New Media, Video Game Stock Languishes as Old-School Entertainment Thrives on Wall Street

'The Hunger Games'

Suzanne Collins' massively popular trilogy made its big screen foray in 2012 with the premiere of The Hunger Games. Top-lined by a critically adored Jennifer Lawrence, Lionsgate's franchise-starter brought in a record-breaking $152 million domestic haul in its first weekend alone. That made it the third highest-grossing opening weekend of all time and the best for a non-sequel.

In the first half of the year, big gainers also include movie exhibitor Carmike Cinemas and all of the conglomerates -- with the exception of Sony.

New-media stocks largely took a backseat to traditional entertainment in the first half of the year, with Lionsgate Entertainment, the company behind The Hunger Games, climbing 77 percent while movie-exhibition entity Carmike Cinemas surged 113 percent. All of the conglomerates except Sony bested the 8 percent gain notched by the S&P 500.

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Meanwhile, among the many new media companies that were down during the first half were the major video game companies along with Zynga (off 42 percent), Google (down 10 percent), TiVo (down 8 percent), Yahoo (minus 2 percent) and Netflix (off 1 percent).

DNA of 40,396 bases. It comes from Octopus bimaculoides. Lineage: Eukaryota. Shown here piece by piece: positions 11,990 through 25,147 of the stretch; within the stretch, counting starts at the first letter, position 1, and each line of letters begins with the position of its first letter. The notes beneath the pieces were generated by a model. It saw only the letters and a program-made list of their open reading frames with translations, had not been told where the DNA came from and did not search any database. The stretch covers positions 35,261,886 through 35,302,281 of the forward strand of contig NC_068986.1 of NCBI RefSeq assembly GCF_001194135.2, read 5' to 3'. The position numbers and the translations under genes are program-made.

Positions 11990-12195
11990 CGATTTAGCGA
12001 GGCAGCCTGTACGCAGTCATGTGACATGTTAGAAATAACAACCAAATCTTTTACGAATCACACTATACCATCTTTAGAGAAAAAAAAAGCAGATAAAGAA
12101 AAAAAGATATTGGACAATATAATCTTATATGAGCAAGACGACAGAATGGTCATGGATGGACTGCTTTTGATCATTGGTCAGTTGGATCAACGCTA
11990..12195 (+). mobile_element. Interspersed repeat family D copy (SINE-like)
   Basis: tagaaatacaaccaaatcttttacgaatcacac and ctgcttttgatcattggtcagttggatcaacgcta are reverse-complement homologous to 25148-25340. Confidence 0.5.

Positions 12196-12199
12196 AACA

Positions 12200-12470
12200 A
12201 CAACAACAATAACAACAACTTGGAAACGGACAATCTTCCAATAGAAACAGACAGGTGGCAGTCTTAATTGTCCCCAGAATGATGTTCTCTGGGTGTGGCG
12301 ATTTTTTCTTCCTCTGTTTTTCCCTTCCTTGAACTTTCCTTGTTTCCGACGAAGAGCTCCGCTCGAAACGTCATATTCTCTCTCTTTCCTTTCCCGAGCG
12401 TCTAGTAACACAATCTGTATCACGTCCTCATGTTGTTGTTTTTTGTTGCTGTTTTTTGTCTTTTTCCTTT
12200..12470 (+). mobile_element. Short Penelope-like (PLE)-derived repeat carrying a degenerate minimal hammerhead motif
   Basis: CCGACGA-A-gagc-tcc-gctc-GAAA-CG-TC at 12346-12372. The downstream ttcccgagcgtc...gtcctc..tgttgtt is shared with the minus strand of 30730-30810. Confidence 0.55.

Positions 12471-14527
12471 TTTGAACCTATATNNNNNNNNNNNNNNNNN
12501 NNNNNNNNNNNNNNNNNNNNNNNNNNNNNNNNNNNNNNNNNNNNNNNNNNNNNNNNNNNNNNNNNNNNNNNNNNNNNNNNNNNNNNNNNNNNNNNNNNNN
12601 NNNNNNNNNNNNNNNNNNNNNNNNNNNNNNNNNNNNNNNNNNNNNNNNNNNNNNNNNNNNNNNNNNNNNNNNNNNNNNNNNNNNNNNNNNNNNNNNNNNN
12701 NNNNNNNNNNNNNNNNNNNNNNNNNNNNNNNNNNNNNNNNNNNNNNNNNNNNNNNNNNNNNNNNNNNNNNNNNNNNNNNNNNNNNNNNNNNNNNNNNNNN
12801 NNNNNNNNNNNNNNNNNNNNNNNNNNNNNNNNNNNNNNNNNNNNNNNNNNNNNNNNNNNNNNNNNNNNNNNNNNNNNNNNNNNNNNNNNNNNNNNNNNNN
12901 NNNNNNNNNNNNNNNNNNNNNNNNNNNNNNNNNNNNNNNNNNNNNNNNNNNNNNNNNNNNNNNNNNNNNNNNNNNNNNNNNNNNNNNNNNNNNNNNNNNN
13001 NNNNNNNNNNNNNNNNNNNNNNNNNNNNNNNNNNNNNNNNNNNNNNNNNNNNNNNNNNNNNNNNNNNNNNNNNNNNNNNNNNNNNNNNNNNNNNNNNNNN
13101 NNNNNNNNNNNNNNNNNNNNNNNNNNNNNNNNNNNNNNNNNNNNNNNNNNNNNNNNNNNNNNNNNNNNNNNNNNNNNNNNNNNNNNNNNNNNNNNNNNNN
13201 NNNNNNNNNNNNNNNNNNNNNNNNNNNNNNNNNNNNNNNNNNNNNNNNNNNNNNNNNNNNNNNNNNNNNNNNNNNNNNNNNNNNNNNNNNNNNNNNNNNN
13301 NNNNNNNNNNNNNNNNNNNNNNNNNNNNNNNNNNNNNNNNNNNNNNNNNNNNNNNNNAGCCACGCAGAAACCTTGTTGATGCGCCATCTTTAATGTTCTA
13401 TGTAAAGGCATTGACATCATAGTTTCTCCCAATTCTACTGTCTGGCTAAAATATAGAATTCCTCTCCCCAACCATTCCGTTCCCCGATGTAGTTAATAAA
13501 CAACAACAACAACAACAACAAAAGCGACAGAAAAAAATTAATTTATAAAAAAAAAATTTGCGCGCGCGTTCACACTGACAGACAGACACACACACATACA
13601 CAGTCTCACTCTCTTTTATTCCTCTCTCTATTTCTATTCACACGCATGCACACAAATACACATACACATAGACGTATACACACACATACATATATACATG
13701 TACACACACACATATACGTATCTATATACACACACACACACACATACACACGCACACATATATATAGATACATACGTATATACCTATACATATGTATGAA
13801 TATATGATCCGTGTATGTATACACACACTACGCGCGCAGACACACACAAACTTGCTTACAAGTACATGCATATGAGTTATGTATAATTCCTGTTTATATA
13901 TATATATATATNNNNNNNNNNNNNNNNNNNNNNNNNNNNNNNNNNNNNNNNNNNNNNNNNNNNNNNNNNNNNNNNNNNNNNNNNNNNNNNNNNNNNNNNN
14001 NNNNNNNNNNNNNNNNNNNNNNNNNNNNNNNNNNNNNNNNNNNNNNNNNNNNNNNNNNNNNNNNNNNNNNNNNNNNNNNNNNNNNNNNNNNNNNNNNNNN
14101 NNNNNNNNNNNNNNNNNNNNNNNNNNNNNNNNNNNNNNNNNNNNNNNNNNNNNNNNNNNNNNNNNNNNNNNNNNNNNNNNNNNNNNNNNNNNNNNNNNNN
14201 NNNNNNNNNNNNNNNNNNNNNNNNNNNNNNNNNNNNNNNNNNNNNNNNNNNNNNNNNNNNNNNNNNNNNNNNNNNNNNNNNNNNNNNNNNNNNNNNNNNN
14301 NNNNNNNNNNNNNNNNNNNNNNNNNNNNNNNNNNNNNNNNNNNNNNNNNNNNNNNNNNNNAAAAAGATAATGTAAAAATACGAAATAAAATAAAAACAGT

Two notable exceptions to the new-media doldrums were AOL (up 86 percent) and Apple (up 44 percent). Plus, Sirius XM Radio eked out a 2 percent gain.

Faring the worst among U.S. video games was Electronic Arts, which dropped 40 percent in six months. Take-Two Interactive Software was down 30 percent, THQ was off 18 percent and Activision Blizzard fell 1 percent.

Leading the conglomerates was Comcast (up 36 percent), followed by Disney (up 29 percent), CBS (plus 22 percent),  News Corp. (up 24 percent), Time Warner (plus 8 percent) and Viacom (up 4 percent). Sony fell 21 percent.

If analysts know their stuff, over the next year or so Sony will outperform the rest of the conglomerates by rising about 22 percent, according to the average price target among analysts collected at MarketWatch.

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Viacom will be second with a 20 percent rise, followed by CBS with a 17 percent rise, Time Warner with an 11 percent gain and Comcast with an 8 percent gain. News Corp., which will likely be split into two companies in the next year, will rise 5 percent and Disney should be up just 2 percent.

Other notable (actual) gains during the first half of the year were: Discovery Communications (32 percent), Imax (31 percent), Time Warner Cable (31 percent), Cinemark (26 percent), Regal Entertainment Group (19 percent) and DreamWorks Animation (15 percent).